In 1993, the balance of power in rap music had shifted heavily toward the West Coast. After music made by gang members (which I refuse to identify by its accepted name because "gangster" does not have two A's) killed the "positive" rap movement with songs about selling crack, the East Coast struggled to find an identity for a few years.
To tilt the scales back in the direction of New York, it took a trio of legendary debut albums. The first was the Wu-Tang Clan's Enter the Wu-Tang in 1993, followed by Nas' almost perfect Illmatic in the spring of 1994, and, most importantly for this entry, Ready to Die by the Notorious B.I.G. shortly after that.
Pictured: The 1983 NFL draft of debut albums.
More on the Wu-Tang and their hand in ruining rap later, but for now, let's talk Nas and Biggie. For all intents and purposes, they were opposite-sized versions of the same person right before their debut albums came out. Both had made their names by delivering jaw-dropping guest appearances on other people's records (as if there's another place to make a guest appearance), and both were the next likely torchbearers for what's affectionately referred to as "real" rap. The hype around each man's debut album was off the charts, and each man lived up to it nicely.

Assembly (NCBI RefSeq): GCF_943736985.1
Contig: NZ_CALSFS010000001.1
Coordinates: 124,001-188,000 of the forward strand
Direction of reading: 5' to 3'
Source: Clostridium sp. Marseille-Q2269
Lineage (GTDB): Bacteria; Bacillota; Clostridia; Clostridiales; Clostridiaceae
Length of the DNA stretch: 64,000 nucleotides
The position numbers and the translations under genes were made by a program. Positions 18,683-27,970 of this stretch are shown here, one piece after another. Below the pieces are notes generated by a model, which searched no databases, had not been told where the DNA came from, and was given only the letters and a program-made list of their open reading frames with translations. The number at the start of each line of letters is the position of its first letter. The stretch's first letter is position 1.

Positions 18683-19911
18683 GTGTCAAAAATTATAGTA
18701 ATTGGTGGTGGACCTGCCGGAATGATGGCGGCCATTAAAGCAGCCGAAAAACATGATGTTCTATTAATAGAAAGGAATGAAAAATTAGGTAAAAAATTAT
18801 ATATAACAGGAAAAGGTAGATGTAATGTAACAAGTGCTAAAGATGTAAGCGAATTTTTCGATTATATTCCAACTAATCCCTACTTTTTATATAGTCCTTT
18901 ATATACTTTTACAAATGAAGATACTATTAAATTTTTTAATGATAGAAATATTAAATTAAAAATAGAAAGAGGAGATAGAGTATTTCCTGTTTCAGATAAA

In every way imaginable, though, the Notorious B.I.G. delivered in a much larger way. While Ready to Die went quadruple platinum and became the album of 1994, Illmatic struggled to sell 500,000 copies (it eventually went platinum, but not until 2001). If you're looking for a reason why that happened, I have a picture of it for you right here:
Meet the man who ruins everything.